TheElectric Reliability Council ofTexas Inc. should have sufficient reserves to meet demand forelectricity during the hottest months of this year; however reports issued bythe ERCOT grid operator on May 3 cautioned that during the summer, uncertaintyaround weather and outages could bring operating reserves to levels thatnecessitate out-of-market actions, including rotating outages, to maintain gridstability.
"Weexpect to have enough generation available to serve consumer needs this summer,based on the current forecast," ERCOT director of system planning WarrenLasher said in an announcement accompanying the release of the reports. "However,hotter-than-normal weather combined with low-wind conditions or high generationoutage rates could cause operating reserves to drop below target levels, makingit necessary to take additional actions to maintain grid reliability."
Accordingto the grid operator's final seasonal assessment of resource adequacy, or SARA,for the upcoming summer, ERCOT will have 78,434 MW of total resources to meet70,588 MW of peak demand, leaving 7,846 MW of reserve capacity. Accounting fora typical rate of maintenance and forced outages, ERCOT expects to have 4,675MW of reserve capacity this summer. But reserve capacity under other scenariosfall far short of that level.
Inthe event the grid must sustain extreme loads while experiencing typical outagerates, ERCOT expects to have 1,921 MW of operating reserves. Under a scenariowhere the ERCOT grid must contend with low wind output on top of extreme loadand a typical outage rate, the grid operator expects to be short of reserves by157 MW. Under a scenario where the grid operator experiences extreme load andan extreme forced outage rate, the grid expects to have only 119 MW of reservecapacity.
WhenERCOT's operating reserves dip below 2,300 MW, in order to maintain gridstability the grid operator takes out-of-market actions, such as relying oncapacity from other grids and committing all available units. If reserves fallbelow 1,750 MW, the grid operator deploys demand response resources andemergency response service and may block load transfers to other grids, ifappropriate. If reserves continue to trend lower, the grid operator instructstransmission operators to implement rotating outages, leaving the areasaffected to those utilities' discretion.
Theimpact of temperatures and wind mean weather will play a critical role thissummer.
"[Thetransition from El Niño] has resulted in the summer of 2016 being a much morechallenging forecast than typical," ERCOT senior meteorologist ChrisColeman wrote in a May 3 weather update. "The El Niño is going through aperiod of rapid weakening in the spring season. While its influence could carryover into the early-summer period, it will likely trend to neutral for much of the summer and potentially a La Niñabefore the summer is complete. While this El Niño was one of thestrongest on record, I do not expect the anywhere near similar intensityassociated with the possible La Niña development later this year. That's a keypoint worth stressing. While you may hear from multiple sources that a La Niñais likely later in 2016, it's notlikely to be a strong La Niña. That means its impacts will be limited."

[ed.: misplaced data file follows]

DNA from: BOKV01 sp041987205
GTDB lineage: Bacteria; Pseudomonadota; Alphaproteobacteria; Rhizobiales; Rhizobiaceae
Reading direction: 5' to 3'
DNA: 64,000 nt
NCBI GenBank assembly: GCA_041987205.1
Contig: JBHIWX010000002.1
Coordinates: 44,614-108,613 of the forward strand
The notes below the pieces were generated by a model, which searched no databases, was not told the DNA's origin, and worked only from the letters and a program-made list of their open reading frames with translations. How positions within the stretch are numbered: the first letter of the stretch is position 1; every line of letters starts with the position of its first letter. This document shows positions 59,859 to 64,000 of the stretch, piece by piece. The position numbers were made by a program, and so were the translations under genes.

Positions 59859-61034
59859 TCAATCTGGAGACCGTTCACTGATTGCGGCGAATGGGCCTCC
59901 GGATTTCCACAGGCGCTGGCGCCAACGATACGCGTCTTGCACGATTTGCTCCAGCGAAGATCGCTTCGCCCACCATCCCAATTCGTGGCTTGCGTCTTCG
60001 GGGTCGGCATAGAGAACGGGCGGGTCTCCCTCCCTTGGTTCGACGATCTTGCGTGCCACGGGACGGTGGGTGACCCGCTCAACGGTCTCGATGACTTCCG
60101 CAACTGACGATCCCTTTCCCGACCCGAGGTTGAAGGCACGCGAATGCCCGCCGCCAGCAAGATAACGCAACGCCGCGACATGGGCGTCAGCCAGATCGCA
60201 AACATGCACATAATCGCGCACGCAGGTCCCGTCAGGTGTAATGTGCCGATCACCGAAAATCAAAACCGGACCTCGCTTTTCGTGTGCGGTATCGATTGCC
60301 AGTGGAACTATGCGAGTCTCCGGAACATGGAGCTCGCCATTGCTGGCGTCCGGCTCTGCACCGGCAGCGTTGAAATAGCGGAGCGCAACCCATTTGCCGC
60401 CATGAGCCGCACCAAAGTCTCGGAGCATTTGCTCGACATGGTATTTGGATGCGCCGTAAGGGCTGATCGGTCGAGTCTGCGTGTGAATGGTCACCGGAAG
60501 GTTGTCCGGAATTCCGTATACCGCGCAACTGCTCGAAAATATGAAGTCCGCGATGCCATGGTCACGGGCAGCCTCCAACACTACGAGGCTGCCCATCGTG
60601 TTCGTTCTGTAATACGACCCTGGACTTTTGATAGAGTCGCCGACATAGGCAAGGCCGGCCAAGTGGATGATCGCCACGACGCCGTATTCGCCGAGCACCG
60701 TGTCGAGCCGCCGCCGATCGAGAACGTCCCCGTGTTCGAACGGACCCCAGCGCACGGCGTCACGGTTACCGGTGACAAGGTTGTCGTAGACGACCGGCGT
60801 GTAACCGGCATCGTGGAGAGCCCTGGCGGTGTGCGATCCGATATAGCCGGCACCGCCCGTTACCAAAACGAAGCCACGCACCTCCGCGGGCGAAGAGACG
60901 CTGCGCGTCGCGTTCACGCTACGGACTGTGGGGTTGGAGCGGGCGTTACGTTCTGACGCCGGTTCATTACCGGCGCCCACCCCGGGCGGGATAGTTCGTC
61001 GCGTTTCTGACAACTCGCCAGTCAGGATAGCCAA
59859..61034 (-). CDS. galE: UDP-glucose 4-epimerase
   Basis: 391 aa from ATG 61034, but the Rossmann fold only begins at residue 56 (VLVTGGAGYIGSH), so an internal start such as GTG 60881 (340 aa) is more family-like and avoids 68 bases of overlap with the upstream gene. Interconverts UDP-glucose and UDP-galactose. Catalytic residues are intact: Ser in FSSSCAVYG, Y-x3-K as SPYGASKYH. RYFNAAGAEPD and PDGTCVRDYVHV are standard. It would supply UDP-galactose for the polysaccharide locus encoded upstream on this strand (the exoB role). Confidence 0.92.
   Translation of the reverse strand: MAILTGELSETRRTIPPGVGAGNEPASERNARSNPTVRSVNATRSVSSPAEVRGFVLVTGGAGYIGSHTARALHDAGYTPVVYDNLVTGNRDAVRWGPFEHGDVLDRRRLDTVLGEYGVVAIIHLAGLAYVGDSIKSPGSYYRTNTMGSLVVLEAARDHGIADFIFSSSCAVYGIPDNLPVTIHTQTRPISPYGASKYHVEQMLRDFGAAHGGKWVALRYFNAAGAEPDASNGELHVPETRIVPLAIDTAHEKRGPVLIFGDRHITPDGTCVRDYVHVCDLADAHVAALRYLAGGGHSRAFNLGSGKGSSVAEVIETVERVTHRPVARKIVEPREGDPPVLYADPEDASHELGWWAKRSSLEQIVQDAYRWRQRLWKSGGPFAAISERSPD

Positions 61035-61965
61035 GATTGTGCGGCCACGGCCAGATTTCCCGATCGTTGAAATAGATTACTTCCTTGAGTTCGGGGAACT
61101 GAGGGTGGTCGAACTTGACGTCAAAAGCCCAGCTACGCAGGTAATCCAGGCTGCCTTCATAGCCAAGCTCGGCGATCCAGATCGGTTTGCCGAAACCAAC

Colemanwrote that he does not expect the forecast, which is based on 10 to 15 years ofhistorical observations, to deviate much from a normal summer.
Lookingforward to the milder temperatures associated with October and November inTexas, the grid operator expects to have sufficient capacity to meet peakdemand, even with the season's higher rate of both planned and forced outages.
ERCOT circumspect aboutlong-term reliability outlook
Accordingto the grid operator's latest capacity, demand and reserves report released May3, summer planning reserve margins remain above 15.9% through 2026, but with amajor caveat.
"Wecontinue to see sufficient planning reserve margins in the 10-year outlook,beginning in 2017," Lasher said. "However, this report also includesgeneration resources that could be affected by environmental regulations, andfuture decisions by resource owners may impact these projected planning reservemargins."
Thegrid operator said expected generation capacity for 2017 had fallen 1,700 MWsince the last report was released in December 2015, but the report continuesto show strong growth in gas-fired capacity.
"Basedon current planning criteria, the report includes nearly 6,200 MW in newgas-fired generation by summer 2018, topping 7,400 MW in new capacity in 2020,"ERCOT said. "Some of these anticipated additions could be offset byadditional unit retirements that are not currently reflected in the planninghorizon."
Ananalysis of the Clean Power Plan that ERCOT released in October 2015 found that the new regulationscould drive 4,000 MW of coal-fired capacity from the region's power market, butthe latest capacity, demand and reserves report shows only 600 MW of coal-firedcapacity exiting the market from 2017 through 2026.